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From National to Global Security?

Marconi Society Coronavirus and Our Connected World

By Martin Hellman

Martin E. Hellman co-invented public-key cryptography which is used to protect privacy on the Internet, assure the integrity of digital content and enable fundamental security off and online. Hellman has received the Marconi Prize, the A.M. Turing Award and the IEEE Richard W. Hamming Medal.

Admittedly what follows is a dream, but dreams can come true. The work that won me the 2000 Marconi Award and the 2015 A. M. Turing Award was initially seen as foolish by all of my colleagues, and that is true of most ideas that change the world. So here’s my dream.

For years, scientists had warned that it was just a matter of time before another pandemic, comparable to the 1918 flu or even worse, devastated an unprepared world. And then it happened. Commerce ground to a halt, the stock market crashed, and deficit hawks suddenly became big spenders. This wake-up call got the world to look at other warnings that were being ignored.

Suddenly, there was energy for really dealing with climate change and the risk of nuclear war. Genetic engineering, as well as AI and cyber-weapons, got the attention they deserved before they became existential threats.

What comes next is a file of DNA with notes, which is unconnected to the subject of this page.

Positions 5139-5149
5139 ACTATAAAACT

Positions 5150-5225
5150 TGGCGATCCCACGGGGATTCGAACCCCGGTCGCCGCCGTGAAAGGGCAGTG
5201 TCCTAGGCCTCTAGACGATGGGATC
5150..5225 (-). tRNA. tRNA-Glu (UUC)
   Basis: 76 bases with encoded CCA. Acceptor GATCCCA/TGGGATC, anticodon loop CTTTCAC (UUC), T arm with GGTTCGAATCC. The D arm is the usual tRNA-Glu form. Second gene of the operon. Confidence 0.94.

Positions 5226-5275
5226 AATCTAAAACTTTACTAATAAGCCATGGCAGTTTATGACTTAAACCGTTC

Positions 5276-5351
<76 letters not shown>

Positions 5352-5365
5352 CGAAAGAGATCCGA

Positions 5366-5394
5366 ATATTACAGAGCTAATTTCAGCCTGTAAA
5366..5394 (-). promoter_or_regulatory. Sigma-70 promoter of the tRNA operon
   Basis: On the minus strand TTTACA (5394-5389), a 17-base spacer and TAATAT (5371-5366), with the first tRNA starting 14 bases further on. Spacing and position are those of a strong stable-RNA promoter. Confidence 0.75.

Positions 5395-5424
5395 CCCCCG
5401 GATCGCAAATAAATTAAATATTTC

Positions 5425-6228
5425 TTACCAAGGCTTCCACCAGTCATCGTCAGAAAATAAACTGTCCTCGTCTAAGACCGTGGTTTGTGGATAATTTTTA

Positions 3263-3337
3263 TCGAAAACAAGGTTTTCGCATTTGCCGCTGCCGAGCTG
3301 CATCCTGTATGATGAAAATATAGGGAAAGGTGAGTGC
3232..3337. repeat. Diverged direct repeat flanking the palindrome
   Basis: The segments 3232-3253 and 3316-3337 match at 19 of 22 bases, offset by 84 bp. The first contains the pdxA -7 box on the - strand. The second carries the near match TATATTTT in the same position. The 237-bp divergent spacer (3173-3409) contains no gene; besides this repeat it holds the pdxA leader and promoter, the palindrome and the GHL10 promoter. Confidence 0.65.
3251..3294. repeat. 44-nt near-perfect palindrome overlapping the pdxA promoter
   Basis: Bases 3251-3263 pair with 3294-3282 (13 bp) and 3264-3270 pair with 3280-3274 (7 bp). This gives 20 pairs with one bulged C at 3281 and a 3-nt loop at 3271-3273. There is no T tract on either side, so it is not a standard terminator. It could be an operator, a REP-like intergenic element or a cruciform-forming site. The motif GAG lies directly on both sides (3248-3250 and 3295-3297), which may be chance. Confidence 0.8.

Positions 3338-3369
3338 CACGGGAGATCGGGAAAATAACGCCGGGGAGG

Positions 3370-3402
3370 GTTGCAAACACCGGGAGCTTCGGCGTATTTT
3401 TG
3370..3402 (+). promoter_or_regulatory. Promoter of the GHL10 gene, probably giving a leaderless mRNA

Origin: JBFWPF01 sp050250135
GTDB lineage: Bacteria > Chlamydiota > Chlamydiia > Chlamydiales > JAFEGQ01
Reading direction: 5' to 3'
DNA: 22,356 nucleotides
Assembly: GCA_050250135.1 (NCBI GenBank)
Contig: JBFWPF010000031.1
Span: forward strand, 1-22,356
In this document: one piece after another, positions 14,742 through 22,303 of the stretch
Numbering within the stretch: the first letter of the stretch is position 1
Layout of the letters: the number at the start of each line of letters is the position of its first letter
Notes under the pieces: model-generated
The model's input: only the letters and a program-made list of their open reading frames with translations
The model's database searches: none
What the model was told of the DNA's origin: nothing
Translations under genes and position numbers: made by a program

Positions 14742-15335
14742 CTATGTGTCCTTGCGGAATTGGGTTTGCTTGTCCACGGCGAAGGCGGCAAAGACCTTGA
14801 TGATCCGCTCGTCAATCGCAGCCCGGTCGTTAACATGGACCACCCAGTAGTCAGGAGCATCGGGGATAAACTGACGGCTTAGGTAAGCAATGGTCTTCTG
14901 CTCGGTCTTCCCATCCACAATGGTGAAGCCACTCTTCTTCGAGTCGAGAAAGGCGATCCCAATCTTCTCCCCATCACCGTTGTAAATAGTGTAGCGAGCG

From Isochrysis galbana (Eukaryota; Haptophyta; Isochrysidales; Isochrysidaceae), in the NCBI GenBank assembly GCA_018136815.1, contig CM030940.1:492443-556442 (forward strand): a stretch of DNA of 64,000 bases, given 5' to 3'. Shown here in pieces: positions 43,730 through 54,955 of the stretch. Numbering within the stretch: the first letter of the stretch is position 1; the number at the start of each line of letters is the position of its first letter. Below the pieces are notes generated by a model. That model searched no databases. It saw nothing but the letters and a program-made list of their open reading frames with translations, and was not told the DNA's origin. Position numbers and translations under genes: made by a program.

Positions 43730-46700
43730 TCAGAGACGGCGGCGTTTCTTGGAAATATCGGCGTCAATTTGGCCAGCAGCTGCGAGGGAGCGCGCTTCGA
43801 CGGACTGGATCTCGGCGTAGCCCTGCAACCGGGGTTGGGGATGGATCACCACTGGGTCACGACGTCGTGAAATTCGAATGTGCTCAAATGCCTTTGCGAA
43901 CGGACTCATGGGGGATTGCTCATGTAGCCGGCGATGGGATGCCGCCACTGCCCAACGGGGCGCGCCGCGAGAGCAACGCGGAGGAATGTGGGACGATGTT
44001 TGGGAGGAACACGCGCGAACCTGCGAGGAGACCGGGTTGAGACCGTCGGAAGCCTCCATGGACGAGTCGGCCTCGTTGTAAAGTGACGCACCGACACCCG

People came to see that national security had a whole new meaning. It no longer could be bought at the expense of other nations. It only could be cultivated by ensuring the security of all nations, including those we thought of as adversaries. Global cooperation was needed to stop the global pandemic, and it also was needed to solve all those other challenges.

As this new way of thinking gained traction in society, previously inconceivable, positive changes occurred. Just as the last war in the Western hemisphere ended in 2016, the last war in the world ended in 2030. There were still small scale conflicts, but none of them met the definition of war. At the turn of the century in 2100, people wondered why their ancestors had behaved so primitively and self-destructively.